Under both scenarios we find a significant increase in the capital risk premium since 2000, and especially since 2008. This is true even under the extreme assumption that the decline in the labour share is entirely caused by rising mark-ups (scenario A). The associated rise in mark-ups is simply not big enough to fully account for the increasing gap between the safe real interest rate and the rate of return on productive capital.

A key parameter underlying this inference is the elasticity of substitution between capital and labour. This parameter determines the required change in mark-ups (scenario A) or in capital-biased technical change (scenario B) required to rationalise the decline in the labour share in an environment of declining relative price of investment goods. This is because the impact of the decline in the relative price of investment goods on the labour share depends on the elasticity of substitution between capital and labour. It increases the labour share if the elasticity of substitution is less than one, and increases it otherwise. This implies, for example, that under scenario A, the required increase in mark-ups is larger when the elasticity of substitution is lower.

A natural benchmark with a unit elasticity of substitution conveys the main message. The dominant factor, but not the exclusive one, is a steady and sharp rise in the capital risk premium. Scenario A generates a moderate rise in the mark-up factor (price over variable costs) from 1.017 before 2000 to 1.064 after 2008, and a significant rise in the capital risk premium from 1.28% to 6.63% over the same period. Scenario B reallocates the mark-up adjustment to capital-biased technical change and an even larger capital-risk premium rise from 1.94% to 8.93%.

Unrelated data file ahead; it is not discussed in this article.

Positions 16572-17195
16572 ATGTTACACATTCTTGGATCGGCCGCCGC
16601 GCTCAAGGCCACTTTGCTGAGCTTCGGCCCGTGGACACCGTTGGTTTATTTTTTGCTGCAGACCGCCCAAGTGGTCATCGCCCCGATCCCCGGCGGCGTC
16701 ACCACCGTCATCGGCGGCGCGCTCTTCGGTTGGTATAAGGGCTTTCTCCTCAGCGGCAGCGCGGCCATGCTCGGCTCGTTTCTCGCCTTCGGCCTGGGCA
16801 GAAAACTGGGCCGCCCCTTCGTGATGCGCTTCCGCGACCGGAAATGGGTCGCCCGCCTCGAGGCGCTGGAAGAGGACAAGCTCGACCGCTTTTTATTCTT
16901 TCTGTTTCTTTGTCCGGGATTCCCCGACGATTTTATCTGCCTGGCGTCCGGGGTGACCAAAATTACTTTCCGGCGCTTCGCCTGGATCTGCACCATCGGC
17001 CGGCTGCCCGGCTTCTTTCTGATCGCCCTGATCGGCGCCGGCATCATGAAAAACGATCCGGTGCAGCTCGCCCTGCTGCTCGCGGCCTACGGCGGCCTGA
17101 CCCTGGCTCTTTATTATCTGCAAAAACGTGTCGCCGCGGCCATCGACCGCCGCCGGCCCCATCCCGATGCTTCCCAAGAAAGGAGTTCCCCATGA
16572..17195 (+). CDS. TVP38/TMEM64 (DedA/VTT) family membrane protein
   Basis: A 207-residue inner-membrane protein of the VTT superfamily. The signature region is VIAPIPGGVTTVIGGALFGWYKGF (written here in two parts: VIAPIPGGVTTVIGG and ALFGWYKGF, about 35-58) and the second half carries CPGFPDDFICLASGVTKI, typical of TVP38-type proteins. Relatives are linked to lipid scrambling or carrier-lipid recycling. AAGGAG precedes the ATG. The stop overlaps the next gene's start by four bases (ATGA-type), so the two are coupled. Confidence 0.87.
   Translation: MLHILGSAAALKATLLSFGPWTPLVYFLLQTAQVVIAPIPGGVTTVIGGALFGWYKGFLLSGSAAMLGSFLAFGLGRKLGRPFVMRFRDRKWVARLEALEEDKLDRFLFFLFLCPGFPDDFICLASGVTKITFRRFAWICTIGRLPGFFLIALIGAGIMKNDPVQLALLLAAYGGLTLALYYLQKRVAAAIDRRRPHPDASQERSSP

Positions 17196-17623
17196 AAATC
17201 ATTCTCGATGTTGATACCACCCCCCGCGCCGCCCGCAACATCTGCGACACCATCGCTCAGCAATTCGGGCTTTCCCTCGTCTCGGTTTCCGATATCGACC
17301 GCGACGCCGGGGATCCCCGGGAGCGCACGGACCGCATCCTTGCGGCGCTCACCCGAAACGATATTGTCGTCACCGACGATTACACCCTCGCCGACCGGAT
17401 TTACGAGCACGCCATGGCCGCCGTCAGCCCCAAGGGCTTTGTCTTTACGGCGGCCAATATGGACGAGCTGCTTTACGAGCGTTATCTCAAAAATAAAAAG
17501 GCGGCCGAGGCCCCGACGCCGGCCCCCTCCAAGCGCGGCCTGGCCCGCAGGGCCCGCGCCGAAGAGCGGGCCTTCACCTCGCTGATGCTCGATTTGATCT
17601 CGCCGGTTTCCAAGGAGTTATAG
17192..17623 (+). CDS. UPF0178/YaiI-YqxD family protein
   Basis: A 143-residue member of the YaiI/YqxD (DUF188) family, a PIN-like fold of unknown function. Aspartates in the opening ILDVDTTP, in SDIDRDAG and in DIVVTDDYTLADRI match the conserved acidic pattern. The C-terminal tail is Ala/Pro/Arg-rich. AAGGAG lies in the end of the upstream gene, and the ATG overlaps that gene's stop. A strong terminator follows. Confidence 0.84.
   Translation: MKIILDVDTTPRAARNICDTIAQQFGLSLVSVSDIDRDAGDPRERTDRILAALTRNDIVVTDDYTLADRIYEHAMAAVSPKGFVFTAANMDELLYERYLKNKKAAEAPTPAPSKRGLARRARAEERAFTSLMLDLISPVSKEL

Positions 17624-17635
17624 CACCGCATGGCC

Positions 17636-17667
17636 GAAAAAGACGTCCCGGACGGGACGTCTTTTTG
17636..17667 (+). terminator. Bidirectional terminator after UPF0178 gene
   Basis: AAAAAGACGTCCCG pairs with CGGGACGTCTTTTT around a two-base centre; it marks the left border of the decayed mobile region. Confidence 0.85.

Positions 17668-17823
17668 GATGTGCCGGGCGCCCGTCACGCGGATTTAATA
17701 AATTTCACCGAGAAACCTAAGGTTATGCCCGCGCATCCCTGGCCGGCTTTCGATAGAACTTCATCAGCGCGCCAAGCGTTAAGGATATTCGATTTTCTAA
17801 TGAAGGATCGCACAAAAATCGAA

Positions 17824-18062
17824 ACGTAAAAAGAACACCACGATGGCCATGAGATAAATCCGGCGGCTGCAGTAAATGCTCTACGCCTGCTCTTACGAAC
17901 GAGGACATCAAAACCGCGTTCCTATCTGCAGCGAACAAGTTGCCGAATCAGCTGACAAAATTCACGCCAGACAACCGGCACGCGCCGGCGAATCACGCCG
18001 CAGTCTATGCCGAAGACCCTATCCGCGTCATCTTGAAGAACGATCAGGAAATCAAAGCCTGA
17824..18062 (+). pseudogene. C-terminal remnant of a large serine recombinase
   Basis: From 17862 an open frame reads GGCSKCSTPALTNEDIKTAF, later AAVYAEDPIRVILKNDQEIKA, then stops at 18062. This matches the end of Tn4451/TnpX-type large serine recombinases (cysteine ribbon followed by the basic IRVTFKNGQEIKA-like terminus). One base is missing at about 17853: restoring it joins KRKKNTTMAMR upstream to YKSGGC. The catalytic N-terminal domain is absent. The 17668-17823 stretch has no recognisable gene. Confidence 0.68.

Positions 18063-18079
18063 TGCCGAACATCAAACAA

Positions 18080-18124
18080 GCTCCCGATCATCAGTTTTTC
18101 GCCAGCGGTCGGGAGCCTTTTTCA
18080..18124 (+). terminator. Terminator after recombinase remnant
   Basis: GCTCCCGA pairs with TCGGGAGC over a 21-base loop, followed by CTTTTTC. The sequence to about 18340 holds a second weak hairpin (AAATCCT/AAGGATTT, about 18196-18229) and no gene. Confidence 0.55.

When we reduce this elasticity to 0.8, the mark-up rises significantly from 1.04 to 1.12, while the capital risk premium change compresses but it is still large, from 0.47% to 4.85%. When we increase the elasticity of substitution to 1.25, then the mark-up change vanishes in Scenario A but the capital risk premium now rises from 1.98% to 8.34%. There is a symmetric result for Scenario B, with mark-up changes replaced by degrees of capital-biased technical change, but in this case, the capital risk premium is unaffected.

Our simple macroeconomic framework therefore delivers a consistent message. Regardless of the underlying assumptions, the estimates suggest a substantial increase in the capital risk premium since 2000 and, especially since 2008.

These estimates of the capital risk premium can be converted into estimates of the equity risk premium by applying the appropriate leverage ratio. For example, with a debt-to-equity ratio of 0.5, the equity risk premium is 1.5 times the capital risk premium. The evolution of the equity risk premium is a scaled-up version of that of the capital risk premium.

These macro-based results are broadly in line with more sophisticated finance-based estimates. Figure 2 reports the first principal component estimated across 20 models of the equity risk premium, using different methods ranging from time-series VAR models that seek to estimate expected dividend growth in the spirit of the simple Gordon dividend growth model, to cross-sectional models that seek to estimate the market price of risk.

Figure 2 US equity risk premium

Notes: One-year Treasury yield from Federal Reserve H.15; Equity risk premia (ERP) from Duarte and Rosa (2015)

While these estimates are based on more sophisticated econometric methods, a simple back-of-the-envelope calculation based on the earnings yield on the S&P500 is also useful. Figure 3 displays the behaviour of the S&P500 earnings yield. Abstracting from the large swings around the time of the Global Crisis, we observe two distinct phases: a significant decline in the earnings yield between the early 1980s and the early 2000s from 14% to 2%, followed by a modest rebound and a stabilisation around 5%. Under the classic Gordon model, we can convert the earnings yield into a rough measure of the equity risk premium, given assumptions about the share of earnings reinvested and the growth rate of dividends. Taking the expected growth rate of dividends to be equal to its realised value, and using a share of reinvested earning of 20%, we find an increase in the capital risk premium over the period, from 2.08% to 4.87%. This is broadly in line with our macro estimates.2